Unlike Robert’s work this week, my contributions will be less focused on specific data and more on the meta-narrative of that data. That’s really where the discussion on current state of the college football analytics world begins and ends: what data we have, what type of data we have, and how we get access to it.
This feels like a very basic thing, right? Of course, data is important — no data means no nerds Posting charts on the Bird App™️, and we can’t have that. But there’s nuance in these details: the data guides insight. You can slice and dice a spreadsheet any way you want to make a tweetable graphic, but:
- well, you need the actual spreadsheet (the literal data), AND:
- you need to know what the spreadsheet has in it (what type of data you have).
Now, with that in mind, let’s get down to business.
How do we get data?
This is one of two hard parts when it comes to creating the charts you see on Twitter (the other being data cleaning). For college football specifically, there’s a few different types of data you might want to grab:
- Scores and schedules
- Team statistics
- Player statistics
- Recruiting Visits
Some examples, for your perusal:
Looking at the relationship between the % of snaps taken over 50% win probability and win percentage. Just another way to look at which teams should have won more/less #CFB #CollegeFootball pic.twitter.com/8Bjt3td6iY— CFBNumbers (@CFBNumbers) June 26, 2022
Who is turning OVs into Commits?— Bud Davis (@JBudDavis) June 28, 2022
▫️Northwestern, Baylor, Minn getting the most out of OVs
▫️Texas, Ark, PSU, USCw, Clem, Neb, OSU, Wash doing very well
▫️Mich St & UGA leading w/ most OVs & similar 25% hit rate
▫️Lots of non-Commit OVs for UNC, UF, OU, Mich, TAMU, Bama, Auburn pic.twitter.com/SuFOY1e2mm
Visualizing OVs (6/7 Update)— Bud Davis (@JBudDavis) June 7, 2022
▫️Michigan St on another level: over 80% of OVs allocated
▫️UGA nearing 70% utilization
▫️Michigan, UF, & OU all over 60%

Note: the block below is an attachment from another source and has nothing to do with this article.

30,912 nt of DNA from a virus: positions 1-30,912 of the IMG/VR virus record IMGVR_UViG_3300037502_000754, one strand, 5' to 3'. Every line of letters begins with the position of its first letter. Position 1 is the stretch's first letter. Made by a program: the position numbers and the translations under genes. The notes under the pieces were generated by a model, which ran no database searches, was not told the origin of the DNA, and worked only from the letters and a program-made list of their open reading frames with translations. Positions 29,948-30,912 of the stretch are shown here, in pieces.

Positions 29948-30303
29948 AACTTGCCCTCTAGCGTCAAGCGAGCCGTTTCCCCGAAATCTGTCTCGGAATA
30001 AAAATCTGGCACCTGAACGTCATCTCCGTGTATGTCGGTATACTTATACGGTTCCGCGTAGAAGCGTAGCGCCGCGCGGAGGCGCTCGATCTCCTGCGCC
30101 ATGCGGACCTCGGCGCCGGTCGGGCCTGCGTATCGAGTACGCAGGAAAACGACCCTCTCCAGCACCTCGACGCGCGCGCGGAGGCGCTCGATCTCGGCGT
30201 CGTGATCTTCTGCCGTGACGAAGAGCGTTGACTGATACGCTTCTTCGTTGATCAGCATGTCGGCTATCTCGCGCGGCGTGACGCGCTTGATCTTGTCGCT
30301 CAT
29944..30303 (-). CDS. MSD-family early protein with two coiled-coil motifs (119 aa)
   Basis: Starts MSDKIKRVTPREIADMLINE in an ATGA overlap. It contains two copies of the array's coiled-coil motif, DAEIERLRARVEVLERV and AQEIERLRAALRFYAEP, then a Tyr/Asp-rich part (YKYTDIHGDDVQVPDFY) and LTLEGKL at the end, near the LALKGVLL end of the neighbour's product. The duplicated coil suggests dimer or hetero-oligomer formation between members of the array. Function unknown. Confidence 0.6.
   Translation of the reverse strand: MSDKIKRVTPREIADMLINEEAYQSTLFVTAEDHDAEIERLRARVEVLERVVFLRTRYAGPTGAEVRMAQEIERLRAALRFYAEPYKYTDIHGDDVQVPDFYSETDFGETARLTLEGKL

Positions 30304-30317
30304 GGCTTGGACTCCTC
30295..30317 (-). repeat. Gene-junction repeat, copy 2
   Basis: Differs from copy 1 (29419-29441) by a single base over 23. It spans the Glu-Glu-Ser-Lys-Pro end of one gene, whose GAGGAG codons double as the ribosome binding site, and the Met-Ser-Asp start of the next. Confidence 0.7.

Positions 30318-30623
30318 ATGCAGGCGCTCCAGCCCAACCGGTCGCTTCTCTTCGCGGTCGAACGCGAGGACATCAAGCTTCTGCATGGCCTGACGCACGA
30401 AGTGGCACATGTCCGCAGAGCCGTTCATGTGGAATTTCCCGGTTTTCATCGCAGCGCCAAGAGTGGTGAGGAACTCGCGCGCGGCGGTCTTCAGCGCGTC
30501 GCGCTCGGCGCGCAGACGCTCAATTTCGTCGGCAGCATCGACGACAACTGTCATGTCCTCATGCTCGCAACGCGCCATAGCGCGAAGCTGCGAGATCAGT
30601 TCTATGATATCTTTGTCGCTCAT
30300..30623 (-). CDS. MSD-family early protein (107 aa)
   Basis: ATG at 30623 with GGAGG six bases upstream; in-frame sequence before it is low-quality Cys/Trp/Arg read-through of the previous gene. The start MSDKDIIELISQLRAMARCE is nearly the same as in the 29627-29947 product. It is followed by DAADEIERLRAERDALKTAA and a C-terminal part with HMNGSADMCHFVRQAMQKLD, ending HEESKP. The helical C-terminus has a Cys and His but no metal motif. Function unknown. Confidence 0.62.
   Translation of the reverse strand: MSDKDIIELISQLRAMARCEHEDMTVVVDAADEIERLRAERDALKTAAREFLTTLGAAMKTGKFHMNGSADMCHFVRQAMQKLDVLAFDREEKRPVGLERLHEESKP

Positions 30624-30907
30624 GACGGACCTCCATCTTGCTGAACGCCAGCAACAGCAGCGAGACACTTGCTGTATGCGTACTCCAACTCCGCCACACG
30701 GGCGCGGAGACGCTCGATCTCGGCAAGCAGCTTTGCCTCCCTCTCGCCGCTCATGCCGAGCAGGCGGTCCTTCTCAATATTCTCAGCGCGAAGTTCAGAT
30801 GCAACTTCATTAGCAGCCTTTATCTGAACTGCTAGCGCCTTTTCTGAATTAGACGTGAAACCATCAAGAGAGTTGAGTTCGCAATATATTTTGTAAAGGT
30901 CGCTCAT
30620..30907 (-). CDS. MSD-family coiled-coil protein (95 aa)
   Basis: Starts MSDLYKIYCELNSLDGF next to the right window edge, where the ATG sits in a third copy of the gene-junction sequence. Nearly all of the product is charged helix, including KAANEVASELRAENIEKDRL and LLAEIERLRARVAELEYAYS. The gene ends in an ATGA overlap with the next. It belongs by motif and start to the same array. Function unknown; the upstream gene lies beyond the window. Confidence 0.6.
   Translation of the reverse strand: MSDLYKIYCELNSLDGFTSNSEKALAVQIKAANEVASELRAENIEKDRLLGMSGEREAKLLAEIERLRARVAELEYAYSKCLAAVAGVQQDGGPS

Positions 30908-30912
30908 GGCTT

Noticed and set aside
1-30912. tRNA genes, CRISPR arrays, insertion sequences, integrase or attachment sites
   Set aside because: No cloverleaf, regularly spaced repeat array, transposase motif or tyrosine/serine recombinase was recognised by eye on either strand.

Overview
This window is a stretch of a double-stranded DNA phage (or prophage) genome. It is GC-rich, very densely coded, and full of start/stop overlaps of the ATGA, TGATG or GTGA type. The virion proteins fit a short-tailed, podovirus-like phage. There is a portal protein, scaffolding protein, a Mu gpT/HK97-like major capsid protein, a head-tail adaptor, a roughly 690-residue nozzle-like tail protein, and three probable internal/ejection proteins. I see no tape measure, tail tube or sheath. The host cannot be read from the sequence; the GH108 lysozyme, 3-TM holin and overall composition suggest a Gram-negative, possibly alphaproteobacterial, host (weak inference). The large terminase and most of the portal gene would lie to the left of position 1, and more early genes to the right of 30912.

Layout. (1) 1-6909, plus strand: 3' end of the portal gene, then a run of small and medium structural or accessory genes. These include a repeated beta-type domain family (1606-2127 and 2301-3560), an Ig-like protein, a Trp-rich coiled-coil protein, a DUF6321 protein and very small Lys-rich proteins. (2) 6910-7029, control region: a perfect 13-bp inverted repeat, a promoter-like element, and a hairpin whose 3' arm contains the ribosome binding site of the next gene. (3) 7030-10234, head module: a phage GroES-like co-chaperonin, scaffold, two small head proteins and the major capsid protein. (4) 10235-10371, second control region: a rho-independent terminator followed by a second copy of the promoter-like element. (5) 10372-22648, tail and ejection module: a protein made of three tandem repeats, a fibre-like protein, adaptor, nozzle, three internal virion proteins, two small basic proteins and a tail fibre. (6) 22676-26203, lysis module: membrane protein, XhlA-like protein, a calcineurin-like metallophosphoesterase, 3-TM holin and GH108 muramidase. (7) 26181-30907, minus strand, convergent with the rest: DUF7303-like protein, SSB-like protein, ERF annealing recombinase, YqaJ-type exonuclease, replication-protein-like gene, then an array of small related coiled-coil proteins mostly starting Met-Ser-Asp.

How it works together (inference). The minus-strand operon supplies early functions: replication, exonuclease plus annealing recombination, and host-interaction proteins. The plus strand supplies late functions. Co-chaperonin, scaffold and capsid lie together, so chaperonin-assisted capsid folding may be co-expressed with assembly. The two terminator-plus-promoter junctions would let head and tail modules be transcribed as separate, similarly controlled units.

▫️Clemson, OSU, Bama, USC all breaking 50% https://t.co/4Ob4xJPIEm pic.twitter.com/XhqqKuDocf
In general, this stuff can be found from your usual suspects: ESPN.com, FoxSports.com, Football Reference, CollegeFootballData.com, Rivals.com, 247Sports.com, and even subscription sites like Pro Football Focus (PFF) and Sports Info Solutions (SIS) — all places from whence you can manually copy numbers and text to build your spreadsheet at your leisure.
But what if you wanted to automate this? After all, it’s not necessarily an efficient process to copy and paste all of this stuff into Excel every single time you want to build a chart or a table.
Well, now you’re speaking my language — programming language, that is. Via a little bit of R or Python programming, one can build reproducible pipelines to access all of this data and build visualizations based on it. I’ll defer to the experts (for R and Python) on the specifics of this approach if you’re interested, but in short, these tools (after some layers of abstraction) rely on the public (but undocumented and mostly-hidden) data feed that ESPN uses to populate their site. The tools retrieve and organize the data into frames (IE: tables) that can be manipulated in code, and as part of their automation, these tools can clean and simplify the data for users to manipulate it more easily. This pre-processing also means that these tools can prepare complementary information to the basics from ESPN to better aide user analysis (EX: expected points added).